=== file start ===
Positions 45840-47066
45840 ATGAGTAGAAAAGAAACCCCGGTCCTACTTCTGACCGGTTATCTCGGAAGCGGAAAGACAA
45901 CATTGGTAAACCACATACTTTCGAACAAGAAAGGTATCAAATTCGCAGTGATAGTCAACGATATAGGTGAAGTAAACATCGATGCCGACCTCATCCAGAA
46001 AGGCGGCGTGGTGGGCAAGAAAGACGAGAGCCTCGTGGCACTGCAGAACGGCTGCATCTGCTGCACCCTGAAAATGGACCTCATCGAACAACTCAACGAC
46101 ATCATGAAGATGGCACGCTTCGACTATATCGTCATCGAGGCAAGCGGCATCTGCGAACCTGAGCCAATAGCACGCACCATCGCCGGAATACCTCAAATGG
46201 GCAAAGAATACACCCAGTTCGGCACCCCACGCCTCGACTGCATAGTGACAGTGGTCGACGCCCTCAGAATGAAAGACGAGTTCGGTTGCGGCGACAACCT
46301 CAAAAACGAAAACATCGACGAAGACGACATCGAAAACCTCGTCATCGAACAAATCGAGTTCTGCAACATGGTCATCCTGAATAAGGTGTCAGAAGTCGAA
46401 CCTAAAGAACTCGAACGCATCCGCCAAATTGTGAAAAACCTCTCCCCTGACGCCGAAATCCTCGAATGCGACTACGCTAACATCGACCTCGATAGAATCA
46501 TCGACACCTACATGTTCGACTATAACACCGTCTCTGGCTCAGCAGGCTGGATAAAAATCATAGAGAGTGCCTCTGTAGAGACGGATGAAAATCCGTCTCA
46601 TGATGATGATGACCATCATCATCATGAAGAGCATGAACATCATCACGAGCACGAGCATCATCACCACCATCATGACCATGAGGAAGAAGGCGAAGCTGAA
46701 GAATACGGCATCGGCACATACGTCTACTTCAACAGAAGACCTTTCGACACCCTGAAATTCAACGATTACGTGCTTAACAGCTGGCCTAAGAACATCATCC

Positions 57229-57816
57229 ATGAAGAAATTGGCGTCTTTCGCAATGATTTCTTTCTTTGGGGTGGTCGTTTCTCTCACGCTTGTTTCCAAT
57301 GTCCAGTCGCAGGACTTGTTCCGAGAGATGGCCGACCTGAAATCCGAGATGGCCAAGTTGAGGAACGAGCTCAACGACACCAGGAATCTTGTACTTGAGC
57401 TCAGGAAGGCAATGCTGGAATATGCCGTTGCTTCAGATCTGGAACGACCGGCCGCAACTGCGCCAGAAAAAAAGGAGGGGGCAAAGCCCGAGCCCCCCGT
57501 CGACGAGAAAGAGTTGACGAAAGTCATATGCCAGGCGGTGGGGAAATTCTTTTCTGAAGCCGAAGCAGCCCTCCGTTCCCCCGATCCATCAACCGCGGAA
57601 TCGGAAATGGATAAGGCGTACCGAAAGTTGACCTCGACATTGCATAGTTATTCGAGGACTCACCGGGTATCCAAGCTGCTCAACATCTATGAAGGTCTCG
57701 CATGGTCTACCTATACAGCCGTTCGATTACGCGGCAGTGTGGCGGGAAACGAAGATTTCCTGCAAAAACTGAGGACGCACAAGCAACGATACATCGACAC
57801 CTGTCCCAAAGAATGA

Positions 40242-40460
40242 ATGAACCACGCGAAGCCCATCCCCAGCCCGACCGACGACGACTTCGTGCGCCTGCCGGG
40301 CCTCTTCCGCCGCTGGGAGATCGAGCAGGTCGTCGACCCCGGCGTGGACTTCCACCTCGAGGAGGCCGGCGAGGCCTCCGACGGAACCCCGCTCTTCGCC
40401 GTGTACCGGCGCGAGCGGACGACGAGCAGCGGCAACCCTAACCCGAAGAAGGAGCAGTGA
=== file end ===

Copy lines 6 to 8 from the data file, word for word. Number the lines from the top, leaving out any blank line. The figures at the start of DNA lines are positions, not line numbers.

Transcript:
46201 GCAAAGAATACACCCAGTTCGGCACCCCACGCCTCGACTGCATAGTGACAGTGGTCGACGCCCTCAGAATGAAAGACGAGTTCGGTTGCGGCGACAACCT
46301 CAAAAACGAAAACATCGACGAAGACGACATCGAAAACCTCGTCATCGAACAAATCGAGTTCTGCAACATGGTCATCCTGAATAAGGTGTCAGAAGTCGAA
46401 CCTAAAGAACTCGAACGCATCCGCCAAATTGTGAAAAACCTCTCCCCTGACGCCGAAATCCTCGAATGCGACTACGCTAACATCGACCTCGATAGAATCA